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Hen Segregation Question

post #1 of 6
Thread Starter 
I have an aggressive Red. 5.5 months old and pecking my EE girls. All was great until a week ago when Red started laying. I'm on top of her food and rubbed Peck No More on EE girls. Hubby built a segregation coop for the aggressive Red. I'm putting her in it tomorrow night. Any suggestions? I've read a week alone in the segregation coop then back to the flock. Yes? No?
post #2 of 6


Nothing is written in stone, so why not try a week and see what happens when you return her?

CT

Nairobi, Kenya
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Nairobi, Kenya
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post #3 of 6
Just remember that hens get moody when they first start laying, they tend to calm down after a bit of time, think of her as a moody teenage girl.
Chickens, muscovy ducks, turkeys, donkeys , goats, dogs, fish, parakeets, a parrot, and a cat.

Chickens and dogs are healing to the soul.

I brake for squirrels.

Some of my birds.
http://www.backyardchickens.com/a/my-wisconsin-flock
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Chickens, muscovy ducks, turkeys, donkeys , goats, dogs, fish, parakeets, a parrot, and a cat.

Chickens and dogs are healing to the soul.

I brake for squirrels.

Some of my birds.
http://www.backyardchickens.com/a/my-wisconsin-flock
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post #4 of 6
Thread Starter 

I have heard this. LOL! I have moody teenage girls...now my HENS?!? Bwahahahaha! Thank you. This helps. I am going to take out the EE hens to heal then reintroduce after a week vs. the Red out. It now seems all the hens are picking at the EE's and I think it's because they've lost feathers and the one EE has a bit of blood being drawn. Time to take them to chicken ER here on my property. My hope is after they've grown back their feathers they'll be received normally (as they've always been). Sigh.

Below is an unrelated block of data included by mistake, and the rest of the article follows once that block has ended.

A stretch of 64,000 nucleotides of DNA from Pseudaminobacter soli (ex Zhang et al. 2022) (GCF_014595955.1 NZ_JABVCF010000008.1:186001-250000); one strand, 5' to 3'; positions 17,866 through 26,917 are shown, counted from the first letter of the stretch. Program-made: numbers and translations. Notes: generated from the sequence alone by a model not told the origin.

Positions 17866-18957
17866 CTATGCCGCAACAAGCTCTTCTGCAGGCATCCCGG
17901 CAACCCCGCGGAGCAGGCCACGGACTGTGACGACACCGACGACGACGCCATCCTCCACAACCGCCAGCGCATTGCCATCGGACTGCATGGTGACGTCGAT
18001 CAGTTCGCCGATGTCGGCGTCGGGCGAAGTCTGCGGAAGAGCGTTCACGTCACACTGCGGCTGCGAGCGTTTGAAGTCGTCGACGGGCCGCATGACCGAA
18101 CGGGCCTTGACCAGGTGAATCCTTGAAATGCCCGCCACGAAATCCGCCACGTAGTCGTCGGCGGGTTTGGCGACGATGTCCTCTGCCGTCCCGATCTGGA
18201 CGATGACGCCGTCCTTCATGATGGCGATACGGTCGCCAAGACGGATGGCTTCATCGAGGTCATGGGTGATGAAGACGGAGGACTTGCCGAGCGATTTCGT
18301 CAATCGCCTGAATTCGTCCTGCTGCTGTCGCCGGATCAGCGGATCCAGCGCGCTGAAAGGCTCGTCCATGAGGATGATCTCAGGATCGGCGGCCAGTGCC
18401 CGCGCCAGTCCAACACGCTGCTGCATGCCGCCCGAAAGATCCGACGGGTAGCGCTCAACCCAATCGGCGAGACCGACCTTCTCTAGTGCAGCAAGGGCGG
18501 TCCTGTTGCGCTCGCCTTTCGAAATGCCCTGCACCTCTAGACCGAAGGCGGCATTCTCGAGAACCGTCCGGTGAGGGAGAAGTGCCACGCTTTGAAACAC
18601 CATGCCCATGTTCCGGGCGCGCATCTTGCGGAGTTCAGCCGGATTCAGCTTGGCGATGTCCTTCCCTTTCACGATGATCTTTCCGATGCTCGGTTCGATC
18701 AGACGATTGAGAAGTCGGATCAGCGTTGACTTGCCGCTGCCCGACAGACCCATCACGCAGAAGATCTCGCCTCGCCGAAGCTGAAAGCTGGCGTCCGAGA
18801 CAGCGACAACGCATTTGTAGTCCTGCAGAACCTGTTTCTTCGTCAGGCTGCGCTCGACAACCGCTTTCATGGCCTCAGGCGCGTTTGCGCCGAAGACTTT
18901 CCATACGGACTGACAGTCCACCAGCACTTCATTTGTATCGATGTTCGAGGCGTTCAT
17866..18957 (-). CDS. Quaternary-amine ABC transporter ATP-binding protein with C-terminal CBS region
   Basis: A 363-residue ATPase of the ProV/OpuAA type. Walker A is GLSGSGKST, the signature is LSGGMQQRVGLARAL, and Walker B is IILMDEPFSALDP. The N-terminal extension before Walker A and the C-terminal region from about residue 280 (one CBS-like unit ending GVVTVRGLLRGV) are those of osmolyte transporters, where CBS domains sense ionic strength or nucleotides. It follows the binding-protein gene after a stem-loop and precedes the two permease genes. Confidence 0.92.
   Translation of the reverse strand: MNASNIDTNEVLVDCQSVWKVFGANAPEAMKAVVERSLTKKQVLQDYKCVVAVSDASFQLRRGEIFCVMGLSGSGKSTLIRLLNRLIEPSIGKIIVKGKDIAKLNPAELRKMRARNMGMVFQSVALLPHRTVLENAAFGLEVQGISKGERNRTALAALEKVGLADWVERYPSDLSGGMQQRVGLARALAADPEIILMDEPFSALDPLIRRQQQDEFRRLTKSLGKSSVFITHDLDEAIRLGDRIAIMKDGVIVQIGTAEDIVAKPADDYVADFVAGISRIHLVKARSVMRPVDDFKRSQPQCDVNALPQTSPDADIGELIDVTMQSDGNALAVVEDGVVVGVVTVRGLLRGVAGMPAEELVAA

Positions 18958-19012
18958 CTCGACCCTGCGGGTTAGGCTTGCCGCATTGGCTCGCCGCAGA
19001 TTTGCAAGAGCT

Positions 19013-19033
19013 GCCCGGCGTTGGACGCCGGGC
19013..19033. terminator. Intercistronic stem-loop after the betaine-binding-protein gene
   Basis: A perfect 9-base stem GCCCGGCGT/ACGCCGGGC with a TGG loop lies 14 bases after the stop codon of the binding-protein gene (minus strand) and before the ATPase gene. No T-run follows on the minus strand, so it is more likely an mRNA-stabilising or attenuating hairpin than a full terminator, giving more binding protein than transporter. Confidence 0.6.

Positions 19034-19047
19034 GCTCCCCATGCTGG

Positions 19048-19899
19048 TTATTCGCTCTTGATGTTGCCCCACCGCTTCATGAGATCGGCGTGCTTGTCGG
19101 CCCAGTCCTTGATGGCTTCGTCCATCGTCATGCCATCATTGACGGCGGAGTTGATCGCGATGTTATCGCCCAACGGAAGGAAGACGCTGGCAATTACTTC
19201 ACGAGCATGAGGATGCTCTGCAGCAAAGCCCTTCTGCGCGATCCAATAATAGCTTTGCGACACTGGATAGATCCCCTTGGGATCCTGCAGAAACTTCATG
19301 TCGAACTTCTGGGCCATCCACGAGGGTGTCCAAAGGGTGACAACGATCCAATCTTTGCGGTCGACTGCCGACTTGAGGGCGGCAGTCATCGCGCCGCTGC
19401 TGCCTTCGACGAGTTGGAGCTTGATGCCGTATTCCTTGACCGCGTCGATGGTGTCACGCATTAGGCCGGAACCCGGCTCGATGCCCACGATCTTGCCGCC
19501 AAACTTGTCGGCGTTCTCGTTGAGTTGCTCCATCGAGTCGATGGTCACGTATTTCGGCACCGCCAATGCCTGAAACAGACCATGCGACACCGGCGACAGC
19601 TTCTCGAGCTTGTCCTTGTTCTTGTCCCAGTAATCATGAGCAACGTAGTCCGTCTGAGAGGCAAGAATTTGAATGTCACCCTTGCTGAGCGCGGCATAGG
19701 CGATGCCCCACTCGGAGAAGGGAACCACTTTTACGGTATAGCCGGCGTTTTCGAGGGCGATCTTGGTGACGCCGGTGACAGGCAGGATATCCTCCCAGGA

post #5 of 6
Quote:
Originally Posted by heartwork city View Post
 

I have heard this. LOL! I have moody teenage girls...now my HENS?!? Bwahahahaha! Thank you. This helps. I am going to take out the EE hens to heal then reintroduce after a week vs. the Red out. It now seems all the hens are picking at the EE's and I think it's because they've lost feathers and the one EE has a bit of blood being drawn. Time to take them to chicken ER here on my property. My hope is after they've grown back their feathers they'll be received normally (as they've always been). Sigh.

 

Chickens need and they have got to have animal protein so badly that they will attack and cannibalize any flock mate who is "leaking protein" (ie. blood)

 

You should treat the bleeding EE with Blue Kote or a similar product to cover-up or disguise the color of blood.  If you fail to act you will loose this hen.  

To test my theory, paint your toenails red and then wear open sandals into the run and observe how your hens are drawn to your feet and actually try to eat (or at least 'taste') your toes. :drool


Keep your chickens safe from predators, buy and wear fur. 
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Keep your chickens safe from predators, buy and wear fur. 
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post #6 of 6

Make sure you work on your crowding issue before introducing the segregated hen back into your undersized coop.

 

http://www.backyardchickens.com/t/1034346/help-my-rhode-island-red-hen-is-aggressive


Edited by aart - 10/12/15 at 3:08pm

Great article on VENTILATION, one of THE MOST IMPORTANT aspects of coop design.

Fantastic treatise to help decide how much SPACE your chickens need.

 

Chicken math is not just 'addition'...but also should include Division, Multiplication and especially Subtraction!!!

 

Quoting centrarchid:

"Make every effort to understand your chicken's biology and the environment that supports it."

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Great article on VENTILATION, one of THE MOST IMPORTANT aspects of coop design.

Fantastic treatise to help decide how much SPACE your chickens need.

 

Chicken math is not just 'addition'...but also should include Division, Multiplication and especially Subtraction!!!

 

Quoting centrarchid:

"Make every effort to understand your chicken's biology and the environment that supports it."

Reply
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